The United States on Monday said it will not extend sanctions exemptions to countries importing oil from Iran when they expire in early May. It means countries and companies trading with Iran without Washington’s consent risk US sanctions and getting cut off from the American financial system.
Washington had reimposed sanctions on Iran in November last year after President Donald Trump pulled the US out of the landmark nuclear deal struck between Iran and six global powers. But the US had granted waivers, known as significant reduction exceptions (SRE), which allowed India and seven other countries to continue importing a reduced quantity of Iranian oil for six months ending May 1.
At the time, the US said it would temporarily allow eight importers to keep buying Iranian oil and that it would expect them to keep cutting Iranian imports in the months ahead. US Secretary of State Mike Pompeo said then that the temporary waiver was because the countries “have demonstrated significant reductions in their crude oil and cooperation on many other fronts and have made important moves towards getting to zero crude oil importation” from Iran.
The US move now to scrap waivers is intended to bring Iran’s oil exports to zero and deny Tehran its main source of foreign revenue. Iran’s exports of crude in March totaled about 1.3 million barrels a day, data compiled by Bloomberg show. Shipments already came down from as high as 2.5 million barrels daily in April last year.
India is one of the countries likely to be the hardest hit by the US decision. India is the world’s third-biggest oil consumer, but its energy needs are primarily met through imports. The South Asian nation imports almost 80% of its oil requirements and Iran is its third-largest supplier, contributing over 11% of its crude oil demand. In the fiscal year 2018-19, India imported about 23.5 million tons of Iranian oil.
Still, refiners in India, Iran’s top oil client after China, had almost halved their Iranian oil purchases since November when petroleum sanctions came into force.
While it’s not impossible to find other sources of oil, observers say it would raise costs and potentially strain India’s partnership with Iran. India’s imports of Iranian oil come with attractive terms, including 60-day credit and low freight and insurance costs, say analysts. And New Delhi might find it tough to find an alternative supplier at such competitive terms.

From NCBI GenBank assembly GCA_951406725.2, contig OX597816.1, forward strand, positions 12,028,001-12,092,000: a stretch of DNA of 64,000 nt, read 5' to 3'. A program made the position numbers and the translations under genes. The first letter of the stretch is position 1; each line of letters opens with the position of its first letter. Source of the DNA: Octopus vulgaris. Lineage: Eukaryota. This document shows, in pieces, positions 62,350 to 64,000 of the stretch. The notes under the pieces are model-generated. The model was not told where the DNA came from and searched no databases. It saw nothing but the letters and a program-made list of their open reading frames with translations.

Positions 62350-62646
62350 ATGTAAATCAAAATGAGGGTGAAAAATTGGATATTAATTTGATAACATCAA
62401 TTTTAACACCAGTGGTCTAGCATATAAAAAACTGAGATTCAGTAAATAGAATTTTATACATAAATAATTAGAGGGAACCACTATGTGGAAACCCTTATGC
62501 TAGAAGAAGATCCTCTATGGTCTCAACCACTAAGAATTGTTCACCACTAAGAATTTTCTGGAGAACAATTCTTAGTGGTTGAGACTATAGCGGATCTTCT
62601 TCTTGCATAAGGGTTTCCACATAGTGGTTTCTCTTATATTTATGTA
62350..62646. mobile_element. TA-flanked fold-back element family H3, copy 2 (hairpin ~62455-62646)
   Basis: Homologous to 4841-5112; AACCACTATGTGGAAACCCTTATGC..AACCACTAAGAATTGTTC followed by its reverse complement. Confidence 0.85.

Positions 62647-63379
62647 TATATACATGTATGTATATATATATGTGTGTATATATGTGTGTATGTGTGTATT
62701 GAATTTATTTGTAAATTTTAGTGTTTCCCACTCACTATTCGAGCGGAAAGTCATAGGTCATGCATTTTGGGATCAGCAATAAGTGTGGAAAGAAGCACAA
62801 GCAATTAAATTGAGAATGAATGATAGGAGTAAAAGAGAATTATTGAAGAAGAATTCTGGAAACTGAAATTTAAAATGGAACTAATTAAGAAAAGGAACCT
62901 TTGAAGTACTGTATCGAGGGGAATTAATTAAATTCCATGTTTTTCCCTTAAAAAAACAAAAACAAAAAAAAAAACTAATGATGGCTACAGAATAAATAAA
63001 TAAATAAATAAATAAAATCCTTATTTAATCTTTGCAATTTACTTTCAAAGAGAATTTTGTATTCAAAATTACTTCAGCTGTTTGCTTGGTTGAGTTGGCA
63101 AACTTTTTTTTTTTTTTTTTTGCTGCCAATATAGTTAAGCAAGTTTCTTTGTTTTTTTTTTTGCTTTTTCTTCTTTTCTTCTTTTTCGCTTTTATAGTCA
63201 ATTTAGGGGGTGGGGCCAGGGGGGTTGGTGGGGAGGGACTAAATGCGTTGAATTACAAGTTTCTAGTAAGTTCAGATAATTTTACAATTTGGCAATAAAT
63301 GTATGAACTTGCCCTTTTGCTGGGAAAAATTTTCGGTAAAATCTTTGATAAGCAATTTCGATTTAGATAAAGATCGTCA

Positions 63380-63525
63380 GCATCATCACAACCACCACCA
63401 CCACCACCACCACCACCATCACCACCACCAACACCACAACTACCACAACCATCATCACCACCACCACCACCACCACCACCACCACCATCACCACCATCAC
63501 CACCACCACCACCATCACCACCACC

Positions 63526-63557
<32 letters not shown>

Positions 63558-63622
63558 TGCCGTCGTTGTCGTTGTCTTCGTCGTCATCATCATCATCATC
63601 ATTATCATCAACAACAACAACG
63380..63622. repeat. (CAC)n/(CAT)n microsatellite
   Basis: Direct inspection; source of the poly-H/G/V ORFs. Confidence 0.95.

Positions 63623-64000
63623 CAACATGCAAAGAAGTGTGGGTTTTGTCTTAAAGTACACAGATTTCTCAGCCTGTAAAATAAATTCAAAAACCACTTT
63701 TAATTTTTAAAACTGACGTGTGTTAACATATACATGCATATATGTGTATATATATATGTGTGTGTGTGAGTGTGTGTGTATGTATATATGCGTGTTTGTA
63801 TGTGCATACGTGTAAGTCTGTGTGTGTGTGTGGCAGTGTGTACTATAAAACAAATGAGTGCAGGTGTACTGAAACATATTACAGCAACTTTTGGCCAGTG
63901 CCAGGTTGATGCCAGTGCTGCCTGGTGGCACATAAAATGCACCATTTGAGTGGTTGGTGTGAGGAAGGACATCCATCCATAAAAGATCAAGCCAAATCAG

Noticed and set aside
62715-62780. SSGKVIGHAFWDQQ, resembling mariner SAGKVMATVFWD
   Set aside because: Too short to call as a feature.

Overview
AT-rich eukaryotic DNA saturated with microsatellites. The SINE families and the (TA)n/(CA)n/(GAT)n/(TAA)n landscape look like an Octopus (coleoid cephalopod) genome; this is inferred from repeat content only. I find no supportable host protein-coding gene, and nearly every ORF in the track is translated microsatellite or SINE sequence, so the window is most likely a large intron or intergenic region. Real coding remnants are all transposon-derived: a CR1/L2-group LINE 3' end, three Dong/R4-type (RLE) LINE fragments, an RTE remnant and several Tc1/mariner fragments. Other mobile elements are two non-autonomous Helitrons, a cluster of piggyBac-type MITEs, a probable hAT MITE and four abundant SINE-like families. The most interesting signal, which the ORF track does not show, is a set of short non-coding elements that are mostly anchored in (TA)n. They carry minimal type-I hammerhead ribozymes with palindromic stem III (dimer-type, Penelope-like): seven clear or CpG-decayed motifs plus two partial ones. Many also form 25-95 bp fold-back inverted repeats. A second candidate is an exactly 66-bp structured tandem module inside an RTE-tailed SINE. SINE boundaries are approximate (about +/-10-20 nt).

Also, the Trump administration’s move prompted a spike in global oil prices, which hit their highest since November on Tuesday after Washington’s announcement on Iran waivers. An increase in oil prices is likely to put pressure on India’s fiscal and current account as well as drive up inflation.
Although Indian Foreign Minister Sushma Swaraj last year said “India follows only UN sanctions and not unilateral sanctions by any country,” local media reports suggest that India will stop importing crude oil from Iran and will try to find alternative sources to make up for the lost volumes. “Until the waivers are not restored back, I don’t think India can buy oil from Iran. We will stop importing oil from Iran,” a top official was quoted by Indian business daily livemint as saying.
India’s petroleum ministry also issued a statement assuring of a “robust” oil import plan starting from May. “The Government of India has put in place a robust plan to ensure that there is adequate supply of crude oil to Indian oil refineries from May 2019 onwards. There will be additional supplies from other major oil producing countries from different parts of the world,” the ministry said in a statement on Tuesday.
“The Indian refineries are fully prepared without any problem to meet the national demand for petrol, diesel and other petroleum products in the country,” the ministry added.
India’s Petroleum and Natural Gas Minister Dharmendra Pradhan tweeted on Tuesday, saying that the country will get additional supplies from other major oil producing countries to compensate for the loss of Iranian oil.
Following the US decision, India may try to increase its supplies of oil from countries like Saudi Arabia and the United Arab Emirates. Reuters last week reported that Indian refiners are increasing their planned purchases from the nations of the Organization of the Petroleum Exporting Countries (OPEC), Mexico and the United States to hedge against loss of Iranian oil.
Close strategic ties
But despite the threat of sanctions, India is unlikely to put a total stop to Iranian oil imports, say energy analysts.
“New Delhi will cut imports substantially but probably maintain approximately 100,000 bpd of Iranian imports paid for using a rupee payment system. This is less an energy security decision than a political one,” CNBC quoted analysts at Eurasia Group as saying.
The last time sanctions were in place India used a rupee payment mechanism for importing Iranian oil. Part of the rupee payment was used by Tehran for purchasing food, drugs and chemicals from India but most of it was transferred to the Islamic Republic after the sanctions were lifted.
The Trump administration’s move also poses a strategic challenge for New Delhi, as Iran and India share close political and cultural relations. Ties between the two sides encompass a wide range of sectors, including energy, infrastructure and regional connectivity projects, among others.
“There is a strategic imperative that drives India-Iran relations,” said Smruti Pattanaik, a research fellow at IDSA in New Delhi. New Delhi is strategically tied to Tehran with its investment in Iran’s Chabahar port, which gives India a sea-land access not only to landlocked Afghanistan, but also to other Central Asian states.